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We’ve all been there, when our wee one decides to have a tantrum when we’re in the middle of shopping. It‘s stressful for you and makes going to the supermarket such hard work.

You’ve probably tried a lot of things already, but our list of tried and tested tips from other parents will hopefully give you plenty of good ideas for dealing with tantrums.

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Top tips for taking your toddler to the shops

Tip #1: Start with a list

Get your wee one involved right from the start by making a shopping list together. You could talk to them about the different things you’re shopping for – is it an ‘everyday’ shop or is there a special day coming up, like Pancake Day or a someone’s birthday? Maybe you’re planning on baking a cake together?

When you’re in the store, your wee one can help you find the things on the list and even tick them off.

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Tip #2: Walking around

Photo of toddler shopping

Children can get bored sitting in a trolley. Especially once they’ve started walking. So if you’ve got a bit of time, and its not too busy, why not let them walk about so they feel like they have a bit more freedom?

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Tip #3: Fun shopping

Cut out some pictures of everyday food from a magazine and then ask your wee one to help you find them while you go round the shop.

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Tip #4: Point things out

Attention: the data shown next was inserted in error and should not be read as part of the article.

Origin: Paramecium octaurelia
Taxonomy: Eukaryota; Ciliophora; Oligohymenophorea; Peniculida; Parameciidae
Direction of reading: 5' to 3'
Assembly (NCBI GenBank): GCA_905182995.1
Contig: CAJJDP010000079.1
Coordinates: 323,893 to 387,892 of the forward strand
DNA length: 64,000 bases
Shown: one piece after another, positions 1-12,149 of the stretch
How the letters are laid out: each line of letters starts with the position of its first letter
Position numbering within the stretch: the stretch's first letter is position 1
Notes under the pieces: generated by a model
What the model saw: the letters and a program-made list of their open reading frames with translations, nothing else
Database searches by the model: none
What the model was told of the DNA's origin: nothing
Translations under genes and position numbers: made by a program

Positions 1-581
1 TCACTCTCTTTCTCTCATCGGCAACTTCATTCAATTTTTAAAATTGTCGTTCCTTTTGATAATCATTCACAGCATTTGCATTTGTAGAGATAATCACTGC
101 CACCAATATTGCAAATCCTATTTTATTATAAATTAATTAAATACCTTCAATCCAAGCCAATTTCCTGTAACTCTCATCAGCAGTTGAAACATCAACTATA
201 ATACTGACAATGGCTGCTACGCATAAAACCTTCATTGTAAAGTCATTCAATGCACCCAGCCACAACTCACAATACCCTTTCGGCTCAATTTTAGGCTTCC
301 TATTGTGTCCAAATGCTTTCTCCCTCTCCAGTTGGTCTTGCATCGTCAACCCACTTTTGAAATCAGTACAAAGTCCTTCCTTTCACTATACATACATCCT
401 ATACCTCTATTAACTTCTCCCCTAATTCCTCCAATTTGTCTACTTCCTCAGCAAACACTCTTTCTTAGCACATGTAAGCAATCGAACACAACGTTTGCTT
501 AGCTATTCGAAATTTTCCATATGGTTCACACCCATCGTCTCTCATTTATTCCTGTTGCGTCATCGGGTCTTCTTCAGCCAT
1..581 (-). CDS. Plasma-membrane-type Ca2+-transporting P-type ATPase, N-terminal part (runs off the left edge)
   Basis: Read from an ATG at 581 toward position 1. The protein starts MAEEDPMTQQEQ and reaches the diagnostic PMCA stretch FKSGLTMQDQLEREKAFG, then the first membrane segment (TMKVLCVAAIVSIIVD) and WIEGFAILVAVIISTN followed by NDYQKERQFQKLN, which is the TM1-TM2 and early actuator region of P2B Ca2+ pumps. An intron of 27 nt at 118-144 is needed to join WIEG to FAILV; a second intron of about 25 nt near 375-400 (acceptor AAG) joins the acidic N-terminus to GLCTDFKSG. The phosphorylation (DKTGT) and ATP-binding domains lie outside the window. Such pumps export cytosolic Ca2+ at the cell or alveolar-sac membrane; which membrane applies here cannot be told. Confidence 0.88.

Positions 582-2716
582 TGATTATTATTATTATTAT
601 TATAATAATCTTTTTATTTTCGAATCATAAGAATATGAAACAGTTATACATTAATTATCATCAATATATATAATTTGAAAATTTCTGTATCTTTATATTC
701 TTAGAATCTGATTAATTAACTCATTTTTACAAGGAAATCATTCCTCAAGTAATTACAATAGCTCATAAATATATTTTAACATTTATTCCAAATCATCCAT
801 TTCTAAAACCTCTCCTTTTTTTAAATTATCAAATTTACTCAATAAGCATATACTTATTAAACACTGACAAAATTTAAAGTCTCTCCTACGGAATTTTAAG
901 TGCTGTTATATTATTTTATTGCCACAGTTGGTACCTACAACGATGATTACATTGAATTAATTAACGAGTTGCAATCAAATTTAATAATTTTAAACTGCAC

Pointing things out together down the aisle or by the checkout can lead to fewer tantrums.

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Tip #5: Fun with fruit and veg

Toddler choosing fruit and veg in the supermarket with dad

The fruit and veg section of the supermarket is a great place for your toddler to help out (and it’s less likely your trolley will end up full of chocolate here). Picking out what you need, choosing between different colours and shapes, weighing and sticking on price stickers can all keep little ones busy. And the more involved they are with choosing the fruit and veg, the more likely they are to eat them when they turn up on the table later on!

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Tip #6: Don't worry

“If your child is screaming, other parents stare at you and it can be very stressful and really embarrassing. But when I know my child’s not coming to any harm, I think, ‘Who cares? Your child went through it too."

Suzanne, mum to Callum, 9, Kieran, 5, and Rachael, 2.

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Tip #7: Ask for their help

Photo of toddler shopping with dad

Toddlers are more likely to have tantrums when they’re bored. To stop this happening, you can try asking your child for their help picking out a few things you need around the shops. Something as simple as asking them to choose between two cereals can help them to feel more involved.

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Tip #8: Rewards